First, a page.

The U.S. strategic nightmare in the Western Hemisphere would be the rise of a regime with the desperation of Haiti, the hostility of Cuba, the cash of Venezuela, the capabilities of Brazil, and the proximity of Mexico--and in the future that country could actually be Mexico. Such a sea change would not happen overnight. After all, one out of ten Mexicans now lives in the United States; the personal and cultural bonds of our countries are stronger and more sympathetic than ever before; and much willful ignorance on both sides of the border has been dispelled. But it is time for Americans to start worrying that during the last decade Mexico's political culture and governing institutions have become ossified and paralytic and may be getting too sclerotic even to identify the country's long-term challenges, let alone build a consensus to address them.
Mexico's 2006 presidential elections were a harbinger of just how close we are to the tipping point for an alternative future for North America. In a three-way race, the leftist-populist Party of the Democratic Revolution (PRD) candidate Andres Manuel Lopez Obrador lost by a razor-thin 0.5% to President Felipe Calderon of the center-right National Action Party (PAN). Lopez Obrador's post-election antics--declaring himself the "legitimate president" and deliberately attempting to make the country ungovernable--confirmed the belief of many of the two-thirds of Mexicans who did not vote for him that, had he been elected, he would have governed in the style of disastrous, authoritarian populism championed by Venezuelan President Hugo Chavez.
Mexico's 2009 midterm elections produced big gains for the Institutional Revolutionary Party (PRI) at the expense of both PAN and PRD. Despite garnering 49 percent of seats in the lower house, the fact that the victorious PRI won less than 37 percent of the popular vote shows how fractured Mexico's political landscape really is. Even though the Mexican electorate brought Lopez Obrador back to earth, the frustration, anxiety, and resentment of the poor and middle classes remain. It is far from clear that the PRI will provide an outlet for their needs.
A COMPLEX NATION
No U.S. administration can afford to "ignore" Mexico or does in actuality; it is really our media that ignores the region. The danger with such blinkered attention is that it fixates on the latest spectacular crisis at the expense of all else. Mexico is not just a border: it is a multidimensional nation, with breadth and depth and a tough southern border of its own. We must not let our relationship with Mexico get mired in a reductionist narrative about drugs, as it got mired in reductionist narratives about terrorism and illegal immigration after September 11.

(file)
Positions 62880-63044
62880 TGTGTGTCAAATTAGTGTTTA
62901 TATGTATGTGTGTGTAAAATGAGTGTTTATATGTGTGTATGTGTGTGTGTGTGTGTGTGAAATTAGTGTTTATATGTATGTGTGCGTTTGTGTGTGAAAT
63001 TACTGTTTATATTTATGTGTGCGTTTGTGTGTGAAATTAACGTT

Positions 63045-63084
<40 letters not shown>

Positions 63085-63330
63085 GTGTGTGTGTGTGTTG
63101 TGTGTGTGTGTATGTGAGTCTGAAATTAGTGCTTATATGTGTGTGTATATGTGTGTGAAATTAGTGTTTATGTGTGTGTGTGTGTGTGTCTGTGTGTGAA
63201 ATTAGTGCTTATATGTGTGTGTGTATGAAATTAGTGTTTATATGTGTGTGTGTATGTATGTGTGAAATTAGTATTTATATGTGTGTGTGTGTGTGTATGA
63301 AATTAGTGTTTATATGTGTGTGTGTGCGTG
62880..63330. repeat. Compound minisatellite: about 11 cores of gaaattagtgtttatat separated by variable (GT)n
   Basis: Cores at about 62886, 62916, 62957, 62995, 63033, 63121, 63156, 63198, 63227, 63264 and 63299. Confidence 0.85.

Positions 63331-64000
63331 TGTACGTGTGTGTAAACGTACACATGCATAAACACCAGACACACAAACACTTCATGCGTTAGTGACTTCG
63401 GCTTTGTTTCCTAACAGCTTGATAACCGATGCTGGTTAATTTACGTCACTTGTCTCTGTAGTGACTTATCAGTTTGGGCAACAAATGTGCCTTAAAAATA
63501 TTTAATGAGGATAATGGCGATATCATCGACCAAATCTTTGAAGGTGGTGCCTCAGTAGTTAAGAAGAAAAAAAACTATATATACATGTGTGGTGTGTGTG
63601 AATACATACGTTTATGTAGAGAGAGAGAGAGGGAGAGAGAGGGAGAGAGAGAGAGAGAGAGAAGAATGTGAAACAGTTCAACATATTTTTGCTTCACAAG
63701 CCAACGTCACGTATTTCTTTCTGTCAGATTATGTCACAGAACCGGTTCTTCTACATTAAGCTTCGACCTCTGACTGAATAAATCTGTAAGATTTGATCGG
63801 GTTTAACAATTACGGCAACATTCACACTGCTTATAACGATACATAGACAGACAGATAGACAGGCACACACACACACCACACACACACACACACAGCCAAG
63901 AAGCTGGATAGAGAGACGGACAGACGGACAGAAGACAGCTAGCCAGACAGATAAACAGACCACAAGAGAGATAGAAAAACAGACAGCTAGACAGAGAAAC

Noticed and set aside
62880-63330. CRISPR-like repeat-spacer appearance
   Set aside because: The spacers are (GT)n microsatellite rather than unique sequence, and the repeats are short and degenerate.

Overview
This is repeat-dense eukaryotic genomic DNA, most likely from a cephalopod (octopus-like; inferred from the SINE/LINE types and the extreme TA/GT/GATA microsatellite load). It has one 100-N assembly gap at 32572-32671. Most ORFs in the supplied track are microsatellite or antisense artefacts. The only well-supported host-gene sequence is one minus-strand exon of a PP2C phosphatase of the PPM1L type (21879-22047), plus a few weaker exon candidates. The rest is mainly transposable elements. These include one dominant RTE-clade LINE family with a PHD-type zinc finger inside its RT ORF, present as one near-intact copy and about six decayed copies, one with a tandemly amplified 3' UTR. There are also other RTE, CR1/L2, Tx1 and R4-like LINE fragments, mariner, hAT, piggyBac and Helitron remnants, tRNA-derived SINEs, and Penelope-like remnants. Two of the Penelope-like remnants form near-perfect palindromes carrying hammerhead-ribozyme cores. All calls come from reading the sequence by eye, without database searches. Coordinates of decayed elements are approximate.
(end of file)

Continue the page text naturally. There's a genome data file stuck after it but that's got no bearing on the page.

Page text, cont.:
U.S. policy discussions about Mexico have been colored by media coverage, congressional hearings, and reports from various U.S. agencies (including an influential long-range study from the U.S. Joint Forces Command, coupled with a disturbing report by former U.S. drug czar Gen. Barry McCaffrey), which frame the issue of whether the onslaught of the cartels might make Mexico a "failed state" within the next decade.
Such warnings are not to be taken lightly. Mexico has a tough fight ahead, and it may well take a decade to turn the country around. But there is no lack of brave and honorable Mexicans to do the job. The odds are that Mexico will not become a "failed state" on account of narcoterrorists. However, in a country with intractable geography such as Mexico's, an unreliable police force, and as many as 500,000 people involved in the drug trade, a meagerly equipped army of 200,000 is simply not enough. The Calderon administration's strategy, echoing that of Colombia under President Alvaro Uribe Velez, is to expand and upgrade the security forces while dismembering the four or five largest cartels into fifty or so weak and isolated units. …